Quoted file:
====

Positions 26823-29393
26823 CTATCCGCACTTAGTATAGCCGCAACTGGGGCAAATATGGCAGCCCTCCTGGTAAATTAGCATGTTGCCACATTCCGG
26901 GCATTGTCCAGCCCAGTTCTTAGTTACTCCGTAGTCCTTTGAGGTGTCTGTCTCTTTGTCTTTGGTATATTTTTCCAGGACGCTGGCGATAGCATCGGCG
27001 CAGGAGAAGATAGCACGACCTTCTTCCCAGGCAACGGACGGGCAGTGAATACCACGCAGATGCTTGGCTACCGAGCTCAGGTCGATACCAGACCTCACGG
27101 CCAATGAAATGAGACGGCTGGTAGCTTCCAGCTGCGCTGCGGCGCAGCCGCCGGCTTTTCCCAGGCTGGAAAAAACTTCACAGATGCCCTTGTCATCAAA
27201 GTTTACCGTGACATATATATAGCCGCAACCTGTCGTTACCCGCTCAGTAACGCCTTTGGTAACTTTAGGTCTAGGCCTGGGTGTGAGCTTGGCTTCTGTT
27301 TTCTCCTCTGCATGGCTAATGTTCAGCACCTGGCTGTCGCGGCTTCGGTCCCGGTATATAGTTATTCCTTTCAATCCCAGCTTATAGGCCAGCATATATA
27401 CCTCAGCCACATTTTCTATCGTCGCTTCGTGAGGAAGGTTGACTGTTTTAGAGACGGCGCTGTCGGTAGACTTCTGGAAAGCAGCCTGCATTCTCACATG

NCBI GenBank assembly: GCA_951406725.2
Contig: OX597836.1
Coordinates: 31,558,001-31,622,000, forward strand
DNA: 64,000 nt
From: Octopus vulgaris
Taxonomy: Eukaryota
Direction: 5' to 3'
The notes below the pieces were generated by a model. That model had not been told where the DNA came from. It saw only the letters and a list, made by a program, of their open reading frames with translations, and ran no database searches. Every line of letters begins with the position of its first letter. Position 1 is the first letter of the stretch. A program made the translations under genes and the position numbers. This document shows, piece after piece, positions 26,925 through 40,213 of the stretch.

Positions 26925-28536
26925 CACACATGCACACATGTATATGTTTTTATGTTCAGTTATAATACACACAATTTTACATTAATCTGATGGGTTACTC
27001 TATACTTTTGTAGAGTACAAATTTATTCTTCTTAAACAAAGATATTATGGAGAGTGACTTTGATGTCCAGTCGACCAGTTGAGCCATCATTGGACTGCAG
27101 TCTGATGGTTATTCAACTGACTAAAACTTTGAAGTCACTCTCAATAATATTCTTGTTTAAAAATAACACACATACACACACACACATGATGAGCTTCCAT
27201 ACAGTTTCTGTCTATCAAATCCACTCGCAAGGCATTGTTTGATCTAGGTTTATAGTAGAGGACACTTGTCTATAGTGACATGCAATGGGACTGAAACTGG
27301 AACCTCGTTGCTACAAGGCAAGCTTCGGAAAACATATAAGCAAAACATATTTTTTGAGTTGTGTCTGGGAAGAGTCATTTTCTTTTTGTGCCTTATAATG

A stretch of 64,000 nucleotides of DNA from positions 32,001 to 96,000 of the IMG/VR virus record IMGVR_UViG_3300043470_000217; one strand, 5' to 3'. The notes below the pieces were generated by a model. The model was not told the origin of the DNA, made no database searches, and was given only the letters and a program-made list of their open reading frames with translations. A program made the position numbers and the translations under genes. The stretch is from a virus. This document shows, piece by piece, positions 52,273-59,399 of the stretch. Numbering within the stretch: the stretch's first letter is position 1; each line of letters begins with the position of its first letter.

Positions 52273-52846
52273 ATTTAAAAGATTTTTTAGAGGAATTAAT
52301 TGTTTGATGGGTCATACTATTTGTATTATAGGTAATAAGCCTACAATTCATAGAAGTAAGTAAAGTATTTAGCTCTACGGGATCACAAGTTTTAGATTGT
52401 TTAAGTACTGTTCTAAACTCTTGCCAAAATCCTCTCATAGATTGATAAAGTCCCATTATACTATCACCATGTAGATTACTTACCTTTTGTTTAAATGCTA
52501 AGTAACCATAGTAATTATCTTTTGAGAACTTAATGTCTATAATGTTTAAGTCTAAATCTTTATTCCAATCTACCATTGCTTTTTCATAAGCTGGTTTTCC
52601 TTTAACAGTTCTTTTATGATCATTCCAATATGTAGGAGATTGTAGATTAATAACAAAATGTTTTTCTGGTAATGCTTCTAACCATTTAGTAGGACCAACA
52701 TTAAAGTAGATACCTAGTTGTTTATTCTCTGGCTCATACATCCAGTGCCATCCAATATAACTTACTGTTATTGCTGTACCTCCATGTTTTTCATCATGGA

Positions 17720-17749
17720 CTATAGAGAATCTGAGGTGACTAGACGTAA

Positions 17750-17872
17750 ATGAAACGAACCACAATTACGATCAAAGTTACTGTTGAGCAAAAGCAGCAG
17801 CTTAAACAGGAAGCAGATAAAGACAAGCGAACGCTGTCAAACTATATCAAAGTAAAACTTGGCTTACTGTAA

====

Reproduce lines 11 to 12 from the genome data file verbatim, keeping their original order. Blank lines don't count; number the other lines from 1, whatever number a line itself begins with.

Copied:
Coordinates: 31,558,001-31,622,000, forward strand
DNA: 64,000 nt